Kitty’s Writing Tips


How exciting that you want to write! Whether you’re 9 years old or 90 years old, here is good news: Writing is good for you!

  • Oftentimes I write for very practical purposes. Writing helps me think more clearly. When struggling with a decision, I take a piece of paper, draw a line down the middle and list the pros of the issue on one side, and the cons on the other. You would be amazed how this helps with day-to-day problem solving!
  • Other times, when I am struggling with a difficult situation and I don’t know how to pray, I write God a letter. In the process, God often encourages me, gives me insights, and gently shows me the way. When I find myself worrying yet again about the situation (which I am prone to do!), I am able to re-read my letter to God, and once again am encouraged and grounded in faith.
  • And of course there are those times when writing allows my imagination to take flight. Perhaps like you, when I get an idea for an article or book, I get so excited that I drop whatever I’m doing and scribble it down. Thank heavens for Post-It notes! When I am working on an article or book, I find myself thinking about it all day long. I go to bed thinking about it and dream about it at night. Did you know that when you are sleeping, your brain keeps on solving problems and coming up with new ideas? Sometimes in the middle of the night – and many mornings – I wake up with my mind brimming with fresh ideas. Keeping a pad and pencil by the bed comes in handy on these occasions.
  • Some people tend to romanticize writing. They think of writing as a purely artistic endeavor, and of writers as being uniquely “talented,” and “gifted.” The truth is, writing is a skill. The more you write, the better you write. True, like being able to draw, the ability to string words, sentences and paragraphs together can be an innate aptitude. But there’s also a lot of truth to the old saying that writing is 10 percent inspiration and 90 percent perspiration. Any writer will tell you that the secret is to really good writing is… re-writing!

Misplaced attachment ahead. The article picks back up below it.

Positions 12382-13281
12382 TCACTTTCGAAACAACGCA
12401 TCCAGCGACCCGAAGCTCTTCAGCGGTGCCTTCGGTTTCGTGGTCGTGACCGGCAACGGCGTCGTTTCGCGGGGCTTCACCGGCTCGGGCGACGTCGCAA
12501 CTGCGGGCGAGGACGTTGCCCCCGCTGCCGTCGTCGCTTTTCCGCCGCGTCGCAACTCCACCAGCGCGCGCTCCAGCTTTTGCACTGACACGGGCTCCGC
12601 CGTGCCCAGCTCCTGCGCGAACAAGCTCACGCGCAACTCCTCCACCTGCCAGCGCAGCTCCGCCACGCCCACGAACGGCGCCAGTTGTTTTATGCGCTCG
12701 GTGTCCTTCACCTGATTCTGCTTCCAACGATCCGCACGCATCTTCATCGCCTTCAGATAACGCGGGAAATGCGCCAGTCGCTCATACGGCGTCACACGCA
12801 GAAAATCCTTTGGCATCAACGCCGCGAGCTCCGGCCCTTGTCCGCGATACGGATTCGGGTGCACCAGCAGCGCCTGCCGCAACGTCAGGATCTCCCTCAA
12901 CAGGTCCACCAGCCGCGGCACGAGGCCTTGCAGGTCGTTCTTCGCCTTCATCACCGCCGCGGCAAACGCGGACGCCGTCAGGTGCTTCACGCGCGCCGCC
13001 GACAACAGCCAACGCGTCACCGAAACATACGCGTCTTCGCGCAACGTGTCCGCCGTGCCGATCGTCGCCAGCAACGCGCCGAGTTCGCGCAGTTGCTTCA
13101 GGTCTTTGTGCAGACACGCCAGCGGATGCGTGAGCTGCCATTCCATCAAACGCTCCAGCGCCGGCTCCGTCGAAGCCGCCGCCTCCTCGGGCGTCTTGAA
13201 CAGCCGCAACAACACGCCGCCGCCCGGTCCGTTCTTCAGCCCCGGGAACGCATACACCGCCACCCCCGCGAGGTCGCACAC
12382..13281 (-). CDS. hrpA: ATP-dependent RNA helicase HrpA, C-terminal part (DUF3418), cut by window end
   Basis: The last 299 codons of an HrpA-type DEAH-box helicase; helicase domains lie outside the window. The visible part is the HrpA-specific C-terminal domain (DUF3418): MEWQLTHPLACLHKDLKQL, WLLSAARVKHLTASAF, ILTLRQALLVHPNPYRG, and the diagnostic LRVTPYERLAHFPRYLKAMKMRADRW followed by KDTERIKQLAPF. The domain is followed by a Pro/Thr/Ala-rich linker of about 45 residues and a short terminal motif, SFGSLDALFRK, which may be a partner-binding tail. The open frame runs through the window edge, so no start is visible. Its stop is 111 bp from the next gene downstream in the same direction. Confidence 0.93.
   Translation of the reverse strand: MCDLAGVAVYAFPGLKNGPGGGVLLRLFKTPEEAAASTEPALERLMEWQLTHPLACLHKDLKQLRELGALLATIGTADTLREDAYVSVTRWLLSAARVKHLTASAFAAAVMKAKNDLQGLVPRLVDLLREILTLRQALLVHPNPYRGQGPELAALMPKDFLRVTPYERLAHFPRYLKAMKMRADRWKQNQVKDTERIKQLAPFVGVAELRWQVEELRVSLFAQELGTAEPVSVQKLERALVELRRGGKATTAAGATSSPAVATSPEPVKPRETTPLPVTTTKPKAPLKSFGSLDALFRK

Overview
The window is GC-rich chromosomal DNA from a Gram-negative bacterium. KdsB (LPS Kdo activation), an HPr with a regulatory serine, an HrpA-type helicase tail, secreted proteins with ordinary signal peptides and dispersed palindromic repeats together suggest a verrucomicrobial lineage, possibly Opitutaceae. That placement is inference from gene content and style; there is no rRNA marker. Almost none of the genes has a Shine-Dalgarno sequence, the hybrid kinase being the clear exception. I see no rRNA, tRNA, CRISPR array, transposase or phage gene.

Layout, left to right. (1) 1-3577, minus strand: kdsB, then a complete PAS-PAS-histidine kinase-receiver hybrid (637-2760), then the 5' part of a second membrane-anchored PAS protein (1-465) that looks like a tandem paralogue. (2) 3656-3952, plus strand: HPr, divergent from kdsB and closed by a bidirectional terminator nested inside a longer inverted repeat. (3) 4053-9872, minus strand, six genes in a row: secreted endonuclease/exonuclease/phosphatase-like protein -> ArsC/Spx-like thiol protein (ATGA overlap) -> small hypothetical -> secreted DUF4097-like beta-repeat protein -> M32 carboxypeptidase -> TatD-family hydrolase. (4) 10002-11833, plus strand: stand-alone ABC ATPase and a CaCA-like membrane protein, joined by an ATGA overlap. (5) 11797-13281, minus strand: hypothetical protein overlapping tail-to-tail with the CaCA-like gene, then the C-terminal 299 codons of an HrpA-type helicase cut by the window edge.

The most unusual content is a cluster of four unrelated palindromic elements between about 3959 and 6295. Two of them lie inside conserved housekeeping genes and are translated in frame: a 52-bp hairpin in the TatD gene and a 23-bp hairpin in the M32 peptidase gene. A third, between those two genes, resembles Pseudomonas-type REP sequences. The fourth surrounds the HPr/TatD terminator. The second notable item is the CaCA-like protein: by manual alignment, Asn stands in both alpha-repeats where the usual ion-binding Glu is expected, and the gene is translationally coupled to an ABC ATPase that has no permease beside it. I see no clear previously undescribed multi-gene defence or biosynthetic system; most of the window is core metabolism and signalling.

• Like any task, one of the hardest things about writing is getting started. I think you will probably agree that there is nothing quite so intimidating as a blank computer screen! That’s why each time I sit down at the computer and place my hands on the keyboard, I say a little prayer. I thank God for the opportunity to write. Then I ask Him to guide and inspire me as I work. A short prayer not only helps me to focus on the task ahead, but also serves to encourage me and take away my fear. It also helps to prevent “writers block,” which is nothing more than a fancy name for procrastination.
  • Once you sit down and start writing, the words will come – I promise! – sometimes slowly, and sometimes pouring out like a fountain. Once you start, there will be no turning back. Like an unfinished jigsaw puzzle, each day your manuscript will be waiting for you to find the missing pieces and complete the beautiful picture.
  • After you think your article or story is finished, it is a good idea to give it plenty of time – at least a day or two – to “cool down.” The sense of elation experienced after completing a manuscript can be so euphoric that the urge to dash your masterpiece off to an editor or publisher can be nearly irresistible. Don’t do it! You will be amazed how many typos can hide in a just-completed manuscript. Letting a hot manuscript cool also gives you time to make other revisions, and almost always results in a much-improved final version.